The Neuroscience Of (Climate) Catastrophism
Can we explain the widespread fondness in climate catastrophism as the unfortunate by-product of the mechanisms of our brains and societies? Apparently, we can: as the consequence of judgment extremism, simplistic dichotomy, and confirmation bias.
[Of course I am and always will be totally against the many attempts at pop-psychology, done with the aim of finding out why people don’t just sheepishly follow everything they’re told, about climate change catastrophes. But what I am going to mention below, is actually a solidly scientific point of view]
In IHT’s printed edition’s (Jul 31, 2010) “Greece and the Power of Negative Thinking” where Thierry Malleret and Olivier Oullier express some thoughts about the recent Euro economic crisis about Greece, that could be applied almost as-is to AGW catastrophism as well:
there are lessons to be learned from neuroscience on what distorts our cognitive abilities […]
For a start, “judgment extremism” pays dividends. The neural system used when anticipating rewards is active long before the one in charge of evaluating risks and losses. Most academics and opinion-makers know that the rate of return on postulating extreme outcomes is far greater than that of simply establishing facts: A columnist is much better off predicting a dire outcome than being caught up with the facts that lead to a complex and uncertain one.
Therefore, an outlandish prediction (albeit, perhaps, inadequately grounded) […] is likely to be rewarded by editorial success and intellectual kudos; and by the time it may be proven wrong, it might well go unnoticed.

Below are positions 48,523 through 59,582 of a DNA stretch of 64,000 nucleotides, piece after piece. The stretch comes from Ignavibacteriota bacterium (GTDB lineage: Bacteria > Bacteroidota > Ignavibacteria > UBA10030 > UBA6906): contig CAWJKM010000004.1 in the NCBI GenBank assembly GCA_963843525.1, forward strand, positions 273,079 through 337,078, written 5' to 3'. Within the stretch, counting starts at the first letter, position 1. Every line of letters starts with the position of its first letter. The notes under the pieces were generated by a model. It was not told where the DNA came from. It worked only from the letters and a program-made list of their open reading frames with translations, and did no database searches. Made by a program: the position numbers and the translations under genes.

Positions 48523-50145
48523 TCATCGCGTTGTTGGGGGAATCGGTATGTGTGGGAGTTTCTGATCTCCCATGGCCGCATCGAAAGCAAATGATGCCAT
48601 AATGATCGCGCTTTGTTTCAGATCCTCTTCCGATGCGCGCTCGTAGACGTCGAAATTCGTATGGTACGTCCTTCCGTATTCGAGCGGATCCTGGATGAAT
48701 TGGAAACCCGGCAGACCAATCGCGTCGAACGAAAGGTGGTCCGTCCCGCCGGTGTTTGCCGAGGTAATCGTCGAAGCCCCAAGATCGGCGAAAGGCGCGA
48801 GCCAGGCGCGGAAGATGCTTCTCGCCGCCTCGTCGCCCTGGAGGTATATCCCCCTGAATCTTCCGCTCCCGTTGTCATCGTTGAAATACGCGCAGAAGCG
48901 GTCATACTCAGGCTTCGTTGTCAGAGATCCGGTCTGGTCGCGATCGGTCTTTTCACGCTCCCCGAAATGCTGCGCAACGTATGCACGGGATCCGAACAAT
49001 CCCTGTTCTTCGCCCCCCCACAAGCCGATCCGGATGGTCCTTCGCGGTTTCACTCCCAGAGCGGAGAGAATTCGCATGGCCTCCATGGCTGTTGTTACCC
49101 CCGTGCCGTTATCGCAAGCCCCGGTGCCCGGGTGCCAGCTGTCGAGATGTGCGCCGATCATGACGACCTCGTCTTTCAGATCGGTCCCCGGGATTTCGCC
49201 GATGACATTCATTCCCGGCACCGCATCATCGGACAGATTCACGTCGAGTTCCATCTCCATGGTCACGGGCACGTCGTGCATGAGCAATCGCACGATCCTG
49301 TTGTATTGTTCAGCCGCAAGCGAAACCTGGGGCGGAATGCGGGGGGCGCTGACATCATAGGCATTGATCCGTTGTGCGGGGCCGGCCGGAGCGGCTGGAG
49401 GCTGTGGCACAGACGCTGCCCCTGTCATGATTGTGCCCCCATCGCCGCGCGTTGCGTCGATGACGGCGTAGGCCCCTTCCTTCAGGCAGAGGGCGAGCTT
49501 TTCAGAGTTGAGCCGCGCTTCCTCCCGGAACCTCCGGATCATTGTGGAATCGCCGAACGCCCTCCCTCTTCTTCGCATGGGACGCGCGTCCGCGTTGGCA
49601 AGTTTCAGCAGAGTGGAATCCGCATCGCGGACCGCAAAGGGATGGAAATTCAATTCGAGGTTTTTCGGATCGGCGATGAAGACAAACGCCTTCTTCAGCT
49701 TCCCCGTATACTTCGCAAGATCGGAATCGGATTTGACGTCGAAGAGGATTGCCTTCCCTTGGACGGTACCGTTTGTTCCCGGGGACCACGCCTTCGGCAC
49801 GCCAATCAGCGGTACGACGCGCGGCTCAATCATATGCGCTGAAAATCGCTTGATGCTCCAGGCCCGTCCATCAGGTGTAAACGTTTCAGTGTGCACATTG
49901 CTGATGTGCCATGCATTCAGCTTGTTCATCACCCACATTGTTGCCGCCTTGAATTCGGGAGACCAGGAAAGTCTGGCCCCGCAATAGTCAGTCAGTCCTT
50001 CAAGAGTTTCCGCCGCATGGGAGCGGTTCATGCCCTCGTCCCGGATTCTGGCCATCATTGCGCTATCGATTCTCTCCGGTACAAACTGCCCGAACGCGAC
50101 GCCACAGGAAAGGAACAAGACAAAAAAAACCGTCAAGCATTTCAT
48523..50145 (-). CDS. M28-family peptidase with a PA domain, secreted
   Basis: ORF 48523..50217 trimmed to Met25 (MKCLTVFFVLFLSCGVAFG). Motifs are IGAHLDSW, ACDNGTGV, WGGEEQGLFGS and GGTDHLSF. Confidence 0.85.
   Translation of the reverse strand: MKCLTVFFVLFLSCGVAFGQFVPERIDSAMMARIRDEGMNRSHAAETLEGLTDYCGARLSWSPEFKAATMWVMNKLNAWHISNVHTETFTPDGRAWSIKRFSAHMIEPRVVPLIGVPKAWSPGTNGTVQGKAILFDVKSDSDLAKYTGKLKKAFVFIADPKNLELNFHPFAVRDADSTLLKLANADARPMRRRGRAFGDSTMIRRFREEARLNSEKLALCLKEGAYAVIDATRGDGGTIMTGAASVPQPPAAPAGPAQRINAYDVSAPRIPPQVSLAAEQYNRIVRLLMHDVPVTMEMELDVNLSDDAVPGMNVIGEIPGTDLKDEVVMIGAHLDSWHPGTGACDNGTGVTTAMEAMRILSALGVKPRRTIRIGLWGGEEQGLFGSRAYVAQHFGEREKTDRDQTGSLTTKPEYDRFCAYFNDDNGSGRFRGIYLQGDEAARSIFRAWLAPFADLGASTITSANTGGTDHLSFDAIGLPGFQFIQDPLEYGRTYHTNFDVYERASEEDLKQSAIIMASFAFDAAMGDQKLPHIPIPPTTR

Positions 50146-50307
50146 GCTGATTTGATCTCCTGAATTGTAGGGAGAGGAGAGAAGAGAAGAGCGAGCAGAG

A narrow framing of choices is another problem. […] Although our brains do not function biologically in a dichotomous fashion, binary thinking is the brain’s favored method, as it is easier to categorize events in terms of success/failure, cooperation/competition, rational/irrational, etc.
This is why, regardless of the context, a careful “it depends” explanation will never be as convincing as a clear-cut opinion. Accordingly, we tend not to paint a nuanced picture of a complex reality, but to stick to the version constituting extreme outcomes. This leaves very little room for analyzing the nuts and bolts of the [response] process, with its inevitable successes and failures.
Then there is another bias: We tend to form opinions by falling back on intuitions or hunches and then look for confirmatory evidence to reinforce these. When someone confirms our views, they are reinforced in our brain’s reward /system. Hence, we seek further evidence to validate those views, shutting off contradictory information.
This is not exactly exciting news. If true, the above means we will always have to deal with some form of climate catastrophism. On the other hand, if the above is true it will also be another defense item against the onlsaught of “it’s worse than we thought” newspieces.